In the meantime, we’ll keep working with diagnose.me to help them reach out to worldwide patients.


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Have you heard about diaspora*?

Posted by Estelle on November 6, 2017

Every now and then, we like to talk about the great projects that are being supported by WebTranslateIt. Diaspora* is one of them.

Diaspora* was founded in 2010 by Dan Grippi, Maxwell Salzberg, Raphael Sofaer and Ilya Zhitomirskiy.
They met at New York University’s Courant Institute and decided to create Facebook’s non-profit ethical competitor: a federated social network where decentralization, privacy and freedom are top priorities.

It was such a bold initiative that they got the attention of the media and even the New York Times wrote about them in an article entitled Four Nerds and A Cry to Arms Against Facebook.
Diaspora* has been around for 7 years now and is not ready to let go.

We asked Dennis Schubert, Project Manager, to tell us more about it.

WTI: Who are the people behind diaspora* and what was their main motivation?
D.S.: The project was founded by Dan Grippi, Maxwell Salzberg, Raphael Sofaer and Ilya Zhitomirskiy back in 2010. Back then, we basically only had Facebook and Twitter, both are centralized systems. Distributed systems have a lot of advantages, especially for social networks when it comes to topics like privacy or availability.
And since August 2012, diaspora* is completely managed and developed by a community team.

WTI: How is diaspora* maintained and developed?
D.S.: Diaspora* is based on a Ruby on Rails backend with a JavaScript heavy frontend and we currently have a team of 10-15 active code contributors. In total, 490 people contributed to the project on GitHub.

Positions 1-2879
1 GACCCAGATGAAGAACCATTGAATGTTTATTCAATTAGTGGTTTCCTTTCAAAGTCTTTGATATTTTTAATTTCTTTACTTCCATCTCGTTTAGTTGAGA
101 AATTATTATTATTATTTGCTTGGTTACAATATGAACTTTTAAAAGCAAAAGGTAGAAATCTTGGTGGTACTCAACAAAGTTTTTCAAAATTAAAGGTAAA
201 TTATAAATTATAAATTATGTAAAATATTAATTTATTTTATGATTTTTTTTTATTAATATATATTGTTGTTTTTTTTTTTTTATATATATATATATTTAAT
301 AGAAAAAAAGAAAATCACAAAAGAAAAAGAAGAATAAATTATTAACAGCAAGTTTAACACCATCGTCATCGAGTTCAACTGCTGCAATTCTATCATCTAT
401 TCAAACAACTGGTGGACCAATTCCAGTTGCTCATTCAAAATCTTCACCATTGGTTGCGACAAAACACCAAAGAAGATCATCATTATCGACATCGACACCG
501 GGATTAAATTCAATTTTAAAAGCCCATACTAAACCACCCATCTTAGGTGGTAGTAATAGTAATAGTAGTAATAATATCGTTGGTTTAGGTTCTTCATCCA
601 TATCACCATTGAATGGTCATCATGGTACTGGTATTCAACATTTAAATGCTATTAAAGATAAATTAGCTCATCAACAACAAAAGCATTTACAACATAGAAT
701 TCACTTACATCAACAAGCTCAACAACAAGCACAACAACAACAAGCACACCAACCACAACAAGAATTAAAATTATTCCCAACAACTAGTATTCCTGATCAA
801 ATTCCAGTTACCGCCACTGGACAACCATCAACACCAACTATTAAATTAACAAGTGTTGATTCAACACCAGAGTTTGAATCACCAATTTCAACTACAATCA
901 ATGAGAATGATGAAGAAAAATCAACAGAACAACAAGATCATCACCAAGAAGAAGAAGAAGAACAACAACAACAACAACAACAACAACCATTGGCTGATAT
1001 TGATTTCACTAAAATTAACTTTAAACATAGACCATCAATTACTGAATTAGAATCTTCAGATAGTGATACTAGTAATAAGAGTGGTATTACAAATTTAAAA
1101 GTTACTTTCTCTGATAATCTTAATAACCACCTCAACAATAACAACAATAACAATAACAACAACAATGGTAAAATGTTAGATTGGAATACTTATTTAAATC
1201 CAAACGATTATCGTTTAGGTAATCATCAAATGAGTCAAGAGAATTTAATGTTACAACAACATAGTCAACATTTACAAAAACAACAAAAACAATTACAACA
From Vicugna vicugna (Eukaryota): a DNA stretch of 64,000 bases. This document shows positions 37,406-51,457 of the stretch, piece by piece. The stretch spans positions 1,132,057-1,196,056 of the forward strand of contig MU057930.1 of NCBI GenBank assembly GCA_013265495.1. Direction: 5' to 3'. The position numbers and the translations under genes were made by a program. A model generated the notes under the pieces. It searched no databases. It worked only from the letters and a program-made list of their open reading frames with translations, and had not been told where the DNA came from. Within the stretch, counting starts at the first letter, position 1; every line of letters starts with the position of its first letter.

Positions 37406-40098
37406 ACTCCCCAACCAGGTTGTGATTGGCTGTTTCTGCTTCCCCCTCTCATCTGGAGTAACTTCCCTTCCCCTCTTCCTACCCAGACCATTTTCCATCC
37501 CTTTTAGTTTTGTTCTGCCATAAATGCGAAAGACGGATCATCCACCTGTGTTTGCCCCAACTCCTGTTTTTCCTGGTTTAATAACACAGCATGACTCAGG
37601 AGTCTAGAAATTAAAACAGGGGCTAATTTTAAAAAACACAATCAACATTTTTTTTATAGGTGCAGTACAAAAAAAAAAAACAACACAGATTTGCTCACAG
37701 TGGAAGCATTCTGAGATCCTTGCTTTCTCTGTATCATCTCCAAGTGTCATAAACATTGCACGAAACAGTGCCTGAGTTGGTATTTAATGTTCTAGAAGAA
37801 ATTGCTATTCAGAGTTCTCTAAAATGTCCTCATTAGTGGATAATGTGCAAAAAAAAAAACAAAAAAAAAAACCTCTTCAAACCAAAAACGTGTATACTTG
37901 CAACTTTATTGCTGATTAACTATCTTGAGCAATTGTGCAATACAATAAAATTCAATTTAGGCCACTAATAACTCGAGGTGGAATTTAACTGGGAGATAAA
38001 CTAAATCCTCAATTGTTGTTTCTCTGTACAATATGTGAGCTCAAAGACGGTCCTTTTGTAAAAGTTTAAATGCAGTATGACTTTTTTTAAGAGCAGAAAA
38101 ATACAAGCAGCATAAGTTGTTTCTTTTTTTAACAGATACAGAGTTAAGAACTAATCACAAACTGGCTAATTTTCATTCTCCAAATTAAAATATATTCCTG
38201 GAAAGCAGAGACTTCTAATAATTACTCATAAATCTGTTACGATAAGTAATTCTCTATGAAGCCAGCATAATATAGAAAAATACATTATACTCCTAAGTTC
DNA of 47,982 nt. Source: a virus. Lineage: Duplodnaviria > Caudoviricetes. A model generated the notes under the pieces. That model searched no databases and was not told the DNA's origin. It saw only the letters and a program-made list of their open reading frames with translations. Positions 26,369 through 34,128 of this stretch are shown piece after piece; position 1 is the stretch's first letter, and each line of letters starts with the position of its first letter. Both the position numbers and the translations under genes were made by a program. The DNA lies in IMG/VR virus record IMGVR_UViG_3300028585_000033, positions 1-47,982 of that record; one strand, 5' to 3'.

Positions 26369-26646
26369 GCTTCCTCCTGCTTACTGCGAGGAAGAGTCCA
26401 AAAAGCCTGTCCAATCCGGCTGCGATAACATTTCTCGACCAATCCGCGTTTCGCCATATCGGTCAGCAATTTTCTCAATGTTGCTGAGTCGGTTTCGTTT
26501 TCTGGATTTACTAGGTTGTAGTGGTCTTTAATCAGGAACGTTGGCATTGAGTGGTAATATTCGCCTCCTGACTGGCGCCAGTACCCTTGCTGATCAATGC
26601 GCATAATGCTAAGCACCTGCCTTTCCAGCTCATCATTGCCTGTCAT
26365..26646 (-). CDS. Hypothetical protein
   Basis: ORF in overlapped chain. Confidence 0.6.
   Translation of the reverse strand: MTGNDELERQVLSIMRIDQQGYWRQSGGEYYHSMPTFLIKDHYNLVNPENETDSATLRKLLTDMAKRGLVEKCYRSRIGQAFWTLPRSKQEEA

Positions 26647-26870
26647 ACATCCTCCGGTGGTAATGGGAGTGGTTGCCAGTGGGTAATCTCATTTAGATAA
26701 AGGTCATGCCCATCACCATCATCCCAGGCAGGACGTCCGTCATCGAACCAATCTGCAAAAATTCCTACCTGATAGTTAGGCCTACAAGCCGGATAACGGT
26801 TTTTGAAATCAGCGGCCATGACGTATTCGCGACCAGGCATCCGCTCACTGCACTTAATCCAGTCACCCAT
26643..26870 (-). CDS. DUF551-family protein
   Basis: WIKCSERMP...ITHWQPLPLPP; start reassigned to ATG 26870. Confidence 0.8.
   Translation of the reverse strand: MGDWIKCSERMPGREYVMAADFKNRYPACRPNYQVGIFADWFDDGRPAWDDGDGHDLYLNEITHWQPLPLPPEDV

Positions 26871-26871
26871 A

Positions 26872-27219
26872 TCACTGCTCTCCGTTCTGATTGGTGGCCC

In addition, we use WebTranslateIt to translate both diaspora* and our website into 93 languages with the help of more than 600 volunteers.

WTI: How do you finance the project?
D.S.: We kinda… don’t. Technically, we do not collect money for the project itself since we do not have fixed expenses. However, we do use bountysource.com to allow people to put bounties on individual issues.
When someone wants to work on an issue, they can simply submit a pull request and when that’s done, they’ll get the bounty on that issue paid out.
Some contributors pick issues because of the bounties, however, some simply pick issues they deemed interesting.
In addition, bountysource.com allows people to donate money, which allows the maintainer team to put bounties on issues. We pick the issues based on user demand and by value to the project.

WTI: How many users do you have?
D.S.: Hard to say! We collect optional usage statistics on the-federation.info, which would bring us to 651.328 users right now.
However, publishing the statistics is entirely optional, so we cannot say how much users we actually have!

WTI: Are there any features your team is working on right now and for which you need help in priority?
D.S.: Well there are a lot of important issues, but most of them are not very
contributor-friendly. At bountysource, there is a list of issues with the highest bounties, so that’s what users feel is important. A guide on how to pick stuff to work on is written in our Get involved section and linked documents.

If you want to help out diaspora*, you know where to start :

Are you a non-profit organization in need of translating a project on a budget? Don’t hesitate to contact us and we’ll help out.